Thought leadership – e-papers, presentations, white papers, webinars, mobile content etc – commissioned by B2B technology and service brands has succeeded in engaging prospects away from the ‘hard-sales’ interaction. As a forum between supplier and customer, using a thought leadership, knowledge based approach, has helped create open and honest conversations.
But what is the future of thought leadership in B2B? Here are some recent findings from Davies Hickman’s qualitative research team in May 2011:
Peer to peer collaboration is increasing through Twitter, LinkedIn, Blogs and industry forums. Industry knowledge levels are rising around technology capability, people training, consumer trends and futures. This requires thought leadership to be more sophisticated to extend the boundaries of knowledge – and to involve the targets of the research.
Story-telling enlivens content. ‘Give me 5 bullet points’ is both unrealistic in communicating findings. Customer experience and engagement stories build compelling evidence and convincing dialogue.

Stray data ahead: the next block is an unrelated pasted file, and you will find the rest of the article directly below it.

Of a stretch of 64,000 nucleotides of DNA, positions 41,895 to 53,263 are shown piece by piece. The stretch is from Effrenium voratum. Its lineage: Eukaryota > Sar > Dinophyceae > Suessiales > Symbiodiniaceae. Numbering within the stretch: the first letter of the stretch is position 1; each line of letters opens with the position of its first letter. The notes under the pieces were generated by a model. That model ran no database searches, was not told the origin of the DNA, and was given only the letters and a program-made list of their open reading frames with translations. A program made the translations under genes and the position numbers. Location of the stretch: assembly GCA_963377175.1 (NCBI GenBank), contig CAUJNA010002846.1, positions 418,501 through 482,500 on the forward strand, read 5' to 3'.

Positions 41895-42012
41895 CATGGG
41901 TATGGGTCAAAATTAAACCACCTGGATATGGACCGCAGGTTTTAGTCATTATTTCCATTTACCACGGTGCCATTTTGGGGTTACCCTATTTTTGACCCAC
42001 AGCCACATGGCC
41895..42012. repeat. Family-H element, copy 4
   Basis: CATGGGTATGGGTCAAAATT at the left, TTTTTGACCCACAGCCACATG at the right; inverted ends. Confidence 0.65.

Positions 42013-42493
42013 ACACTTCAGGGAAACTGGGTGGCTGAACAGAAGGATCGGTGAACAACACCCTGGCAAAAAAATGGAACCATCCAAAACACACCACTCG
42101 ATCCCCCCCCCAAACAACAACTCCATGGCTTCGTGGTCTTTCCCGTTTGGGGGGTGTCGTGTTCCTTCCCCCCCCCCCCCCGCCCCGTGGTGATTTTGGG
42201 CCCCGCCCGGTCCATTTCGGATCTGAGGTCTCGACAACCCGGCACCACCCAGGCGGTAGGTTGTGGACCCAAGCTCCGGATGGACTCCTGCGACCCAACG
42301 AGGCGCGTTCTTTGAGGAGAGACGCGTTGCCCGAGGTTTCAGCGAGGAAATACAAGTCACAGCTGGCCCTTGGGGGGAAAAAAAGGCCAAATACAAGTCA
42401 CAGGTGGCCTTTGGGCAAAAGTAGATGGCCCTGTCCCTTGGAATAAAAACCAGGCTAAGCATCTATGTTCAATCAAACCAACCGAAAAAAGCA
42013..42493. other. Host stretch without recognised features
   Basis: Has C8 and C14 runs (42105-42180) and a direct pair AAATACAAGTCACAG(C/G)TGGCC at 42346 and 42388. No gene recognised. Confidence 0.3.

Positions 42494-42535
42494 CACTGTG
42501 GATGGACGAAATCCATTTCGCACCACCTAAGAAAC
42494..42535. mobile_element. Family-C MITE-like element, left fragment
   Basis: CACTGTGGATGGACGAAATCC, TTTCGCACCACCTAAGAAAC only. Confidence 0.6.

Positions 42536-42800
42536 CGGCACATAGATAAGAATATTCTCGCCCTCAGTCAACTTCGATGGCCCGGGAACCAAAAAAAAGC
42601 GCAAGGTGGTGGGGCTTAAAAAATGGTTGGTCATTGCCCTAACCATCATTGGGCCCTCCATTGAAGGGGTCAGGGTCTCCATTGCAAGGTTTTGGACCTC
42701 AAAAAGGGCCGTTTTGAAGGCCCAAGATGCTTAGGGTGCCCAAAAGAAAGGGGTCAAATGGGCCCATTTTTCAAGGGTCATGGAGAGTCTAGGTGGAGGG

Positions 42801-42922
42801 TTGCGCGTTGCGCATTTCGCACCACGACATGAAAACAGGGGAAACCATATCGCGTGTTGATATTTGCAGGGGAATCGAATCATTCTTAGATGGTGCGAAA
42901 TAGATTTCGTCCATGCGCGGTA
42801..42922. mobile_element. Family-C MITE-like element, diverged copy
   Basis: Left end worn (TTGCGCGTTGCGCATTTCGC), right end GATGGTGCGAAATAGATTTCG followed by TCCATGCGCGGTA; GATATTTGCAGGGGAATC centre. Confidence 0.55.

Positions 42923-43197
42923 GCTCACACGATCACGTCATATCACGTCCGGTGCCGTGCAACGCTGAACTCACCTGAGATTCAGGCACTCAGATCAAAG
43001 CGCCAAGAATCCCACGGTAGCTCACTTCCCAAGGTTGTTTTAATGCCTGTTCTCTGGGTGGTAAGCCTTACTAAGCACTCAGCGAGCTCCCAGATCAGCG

Own-brand thought leadership transfers the attention to the supplier brand. This should involve the marketing and sales teams in the early stages, giving greater employee engagement in the final findings.
Transparency is vital. The days of using ‘hockey stick’ adoption curves or claims as a result of ‘Bad Science’ research are numbered; buyers are cynical. Equally as brands engage more with suppliers the honesty and openness about case studies and capability will create more trusting relationships.
In the future, Thought leadership will be an integrated part of marketing campaigns, rather than produced in isolation. The content will force an exchange between gurus and industry practitioners, providing more value for customers and B2B suppliers. At present, compelling research often doesn’t receive the awareness it deserves and content and communication plans are regularly reported to be weak.